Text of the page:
“Consumers’ appraisal of present-day conditions weakened further in January, with COVID-19 still the major suppressor,” noted Lynn Franco, senior director of economic indicators at The Conference Board. “Consumers’ expectations for the economy and jobs, however, advanced further, suggesting that consumers foresee conditions improving in the not-too-distant future. In addition, the percent of consumers who said they intend to purchase a home in the next six months improved, suggesting that the pace of home sales should remain robust in early 2021.”
The respondents who said business conditions were good increased to 15.8% from 15.4%, but those seeing conditions as bad also grew, to 42.8% from 39.7%. But looking six months ahead, more respondents see conditions improving (33.7%) than worsening (18.1%).
Fewer than last month saw jobs as plentiful and more respondents said jobs were hard to get, but again the trend of responses showed improvement in six months.
Separately, the Federal Reserve Bank of Philadelphia’s nonmanufacturing index suggested weakening in the services sector in the region, with the general business conditions index narrowing to negative 17.5 in January from negative 26.6 in December, while at the firm level, the index dropped to negative 14.3 from positive 5.0.
“Although the indexes for new orders and full-time employment increased, readings for both remained low,” the Fed said. “The firms continued to report overall increases in the prices of both their own goods and their inputs. The respondents continued to anticipate growth over the next six months.”
The Federal Reserve Bank of Dallas reported the service sector in its region “was roughly flat in January,” with the revenue index slipping to 0.8 in January from 5.5 in December.
The Federal Reserve Bank of Richmond reported manufacturing “showed signs of growth” in the month while the service sector was “mixed.” In manufacturing, the composite index held in positive territory, although it declined to 14 in January from 19 in December.
The shipments and new orders indexes also slipped in the month, but remained positive, while the number of employees index rose.
In services, the revenues index narrowed to negative 3 in January from negative 9 in December, while the demand index rebounded to positive 7 from negative 6. But the local business conditions index was contractionary at negative 9, albeit better than the negative 12 posted a month earlier.
Also released Tuesday, home prices rose 9.5% year-over-year the November, the S&P CoreLogic Case-Shiller Index indicated, the largest gain since May 2014. In October, the index was up 8.5%.
Month-over-month the national index rose 1.1%.
Economists expected the 1.1% month-over-month increase, but saw the year-over-year gaining only 8.1%.
New issues still to come
Barclays Capital Inc. is set to price $664.3 million of Los Angeles International Airport revenue refunding bonds for the Department of Airports of the City of Los Angeles (Aa3/A+/AA-/). Series A, $420 million, is serials from 2025-2041, terms 2046 and 2051. Series B, $244 million is serials 2025-2041, terms 2046 and 2048. Barclays will also price $95 million of subordinate taxable revenue refunding bonds for the issuer on Wednesday. Serials 2025-2036.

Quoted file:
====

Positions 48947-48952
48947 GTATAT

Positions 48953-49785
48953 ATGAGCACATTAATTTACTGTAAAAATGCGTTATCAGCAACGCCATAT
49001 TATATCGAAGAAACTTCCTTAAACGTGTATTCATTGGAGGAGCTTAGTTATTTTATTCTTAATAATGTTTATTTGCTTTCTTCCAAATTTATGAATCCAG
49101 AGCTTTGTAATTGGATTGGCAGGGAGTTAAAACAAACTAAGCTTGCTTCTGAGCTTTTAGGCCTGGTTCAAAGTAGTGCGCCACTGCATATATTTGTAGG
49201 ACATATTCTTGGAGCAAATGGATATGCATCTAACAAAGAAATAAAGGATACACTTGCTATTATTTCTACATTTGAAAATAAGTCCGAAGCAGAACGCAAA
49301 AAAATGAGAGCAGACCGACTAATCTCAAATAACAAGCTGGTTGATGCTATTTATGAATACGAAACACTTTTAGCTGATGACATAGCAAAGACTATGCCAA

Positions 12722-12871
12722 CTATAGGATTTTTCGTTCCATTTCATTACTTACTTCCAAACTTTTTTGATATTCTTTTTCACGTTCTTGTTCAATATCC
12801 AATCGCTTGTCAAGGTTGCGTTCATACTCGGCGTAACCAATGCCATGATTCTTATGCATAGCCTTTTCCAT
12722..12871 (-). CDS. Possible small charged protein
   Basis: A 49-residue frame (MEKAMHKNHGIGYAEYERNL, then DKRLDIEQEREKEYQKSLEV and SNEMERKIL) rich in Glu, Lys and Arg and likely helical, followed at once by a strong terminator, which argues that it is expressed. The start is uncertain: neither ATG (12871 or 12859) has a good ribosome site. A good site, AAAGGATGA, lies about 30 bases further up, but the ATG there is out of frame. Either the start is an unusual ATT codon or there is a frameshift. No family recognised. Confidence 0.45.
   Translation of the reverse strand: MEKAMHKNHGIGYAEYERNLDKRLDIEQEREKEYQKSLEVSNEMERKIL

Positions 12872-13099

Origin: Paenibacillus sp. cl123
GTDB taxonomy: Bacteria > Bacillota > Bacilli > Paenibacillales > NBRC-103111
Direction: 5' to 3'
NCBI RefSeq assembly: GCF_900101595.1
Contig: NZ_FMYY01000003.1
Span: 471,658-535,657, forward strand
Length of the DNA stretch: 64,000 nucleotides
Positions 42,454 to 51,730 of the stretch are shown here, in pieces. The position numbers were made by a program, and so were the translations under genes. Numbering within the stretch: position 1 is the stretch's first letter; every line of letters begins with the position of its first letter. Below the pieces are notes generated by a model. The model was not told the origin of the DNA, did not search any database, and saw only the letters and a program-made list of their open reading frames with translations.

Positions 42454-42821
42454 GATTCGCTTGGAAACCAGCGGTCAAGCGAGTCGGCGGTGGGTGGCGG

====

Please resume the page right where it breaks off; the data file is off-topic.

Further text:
J.P. Morgan Securities LLC is set to price $560 million of unlimited tax general obligation and refunding GOs for the Board of Education of the City of Chicago (NR/BB-/BB/BBB-/).
Goldman Sachs & Co. LLC is set to price $398.7 million of taxable senior- and junior-lien toll road refunding revenue bonds for the Foothill/Eastern Transportation Corridor Agency, (Baa2//BBB/). The senior-lien Series 2021B, $244.9 million, is rated Baa2/A-/BBB/. Series 2021D junior-lien $153.8 million is rated Baa2/BBB+/BBB-/. The deal is set for Tuesday.
UBS Financial Services Inc. priced $319 million of taxable general obligation refunding bonds for the Metropolitan Government of Nashville and Davidson County, Tennessee, (Aa2/AA//). Serials 2021-2027, 2031-2032.
UBS is also set to price $131.9 million of tax-exempt general obligation refunding bonds for the issuer on Tuesday. Serials 2021-2026.
J.P. Morgan Securities LLC is set to price $275 million of Yale University revenue bonds for the Connecticut Health and Educational Facilities Authority (Aaa/AAA/NR/NR) on Thursday.
Jefferies LLC is set to price $175 million of taxable limited tax refunding bonds for Williamson County, Texas (NR/AAA/AAA/NR). Serials 2022-2033.
J.P. Morgan Securities LLC is set to price $135 million of taxable corporate CUSIP bonds for The Nature Conservancy, D.C. (Aa2///) on Wednesday.
Stifel, Nicolaus & Company, Inc. is set to price $111 million of Galveston and Brazoria Counties, Texas unlimited tax school building bonds for the Friendswood Independent School District (Aaa/AAA//) (PSF insured) on Thursday. Serials 2022-2051.
Jefferies LLC is set to price $105 million of Stoneridge Apartments essential housing revenue bonds for the California Community Housing Agency on Tuesday. Terms in 2056.